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The Skinner Stay

| 3 Comments
The Texas Court of Criminal Appeals' stay order in the Skinner case, previously noted here, is finally on that court's website.  The order is not long, so I've copied it in full after the jump.
This is a direct appeal of the trial court's ruling on a motion for DNA testing filed
in the 31st Judicial District Court of Gray County, Cause No. 5216, styled The State of Texas v. Henry Watkins Skinner. See TEX. CODE CRIM. PROC. art. 64.05. Appellant's execution is stayed pending the resolution of this appeal.

Texas Code of Criminal Procedure Chapter 64, which provides for DNA testing,
has undergone several changes since its creation, but those changes have never been reviewed in the particular context of this case. Because the DNA statute has changed, and because some of those changes were because of this case, we find that it would be prudent for this Court to take time to fully review the changes in the statute as they pertain to this case.

Furthermore, in denying the motion for DNA testing, the convicting court has
failed to enter determinations under Texas Code of Criminal Procedure article 64.03. The convicting court shall enter an order containing the relevant Article 64.03 determinations within 15 days of the date of this order. That order shall then be included within a supplemental clerk's record, which record shall be forwarded to this Court within 30 days of the date of this order.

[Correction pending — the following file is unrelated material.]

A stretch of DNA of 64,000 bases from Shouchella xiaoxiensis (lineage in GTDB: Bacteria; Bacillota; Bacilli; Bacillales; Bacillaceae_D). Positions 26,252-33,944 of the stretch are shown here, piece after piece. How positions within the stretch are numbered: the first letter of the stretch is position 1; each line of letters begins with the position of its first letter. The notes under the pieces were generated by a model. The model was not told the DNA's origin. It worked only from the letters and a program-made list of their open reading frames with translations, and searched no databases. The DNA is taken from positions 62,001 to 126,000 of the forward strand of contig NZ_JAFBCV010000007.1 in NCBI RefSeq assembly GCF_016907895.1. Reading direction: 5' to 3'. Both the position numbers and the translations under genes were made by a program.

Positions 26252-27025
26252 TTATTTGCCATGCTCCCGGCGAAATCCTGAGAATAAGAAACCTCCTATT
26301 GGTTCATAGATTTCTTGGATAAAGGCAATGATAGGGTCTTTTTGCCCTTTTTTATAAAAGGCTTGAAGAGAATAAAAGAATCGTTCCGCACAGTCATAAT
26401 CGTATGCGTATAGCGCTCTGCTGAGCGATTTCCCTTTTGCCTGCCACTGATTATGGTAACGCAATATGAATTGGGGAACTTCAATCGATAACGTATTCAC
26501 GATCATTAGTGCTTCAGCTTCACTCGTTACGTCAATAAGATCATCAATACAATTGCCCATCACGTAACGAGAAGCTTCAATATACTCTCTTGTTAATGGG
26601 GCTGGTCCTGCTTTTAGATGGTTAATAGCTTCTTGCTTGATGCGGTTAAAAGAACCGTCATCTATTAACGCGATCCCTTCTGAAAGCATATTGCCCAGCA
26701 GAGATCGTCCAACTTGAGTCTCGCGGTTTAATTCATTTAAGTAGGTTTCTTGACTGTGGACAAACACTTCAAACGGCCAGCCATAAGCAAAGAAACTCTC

3 Comments

Generally speaking, in 2011, wouldn't a prosecutor simply have all the evidence tested, regardless of the defense counsel's wishes? Not trying to argue against the State's position here, but if this isn't an issue that's likely to recur, why not simply get the evidence tested?

Not necessarily, Federalist. While I certainly see your point, often there is simply too much evidence to make testing everything feasible, so the prosecutor must select a subset of items most likely to yield probative evidence.

Thx. Appreciate the insight.

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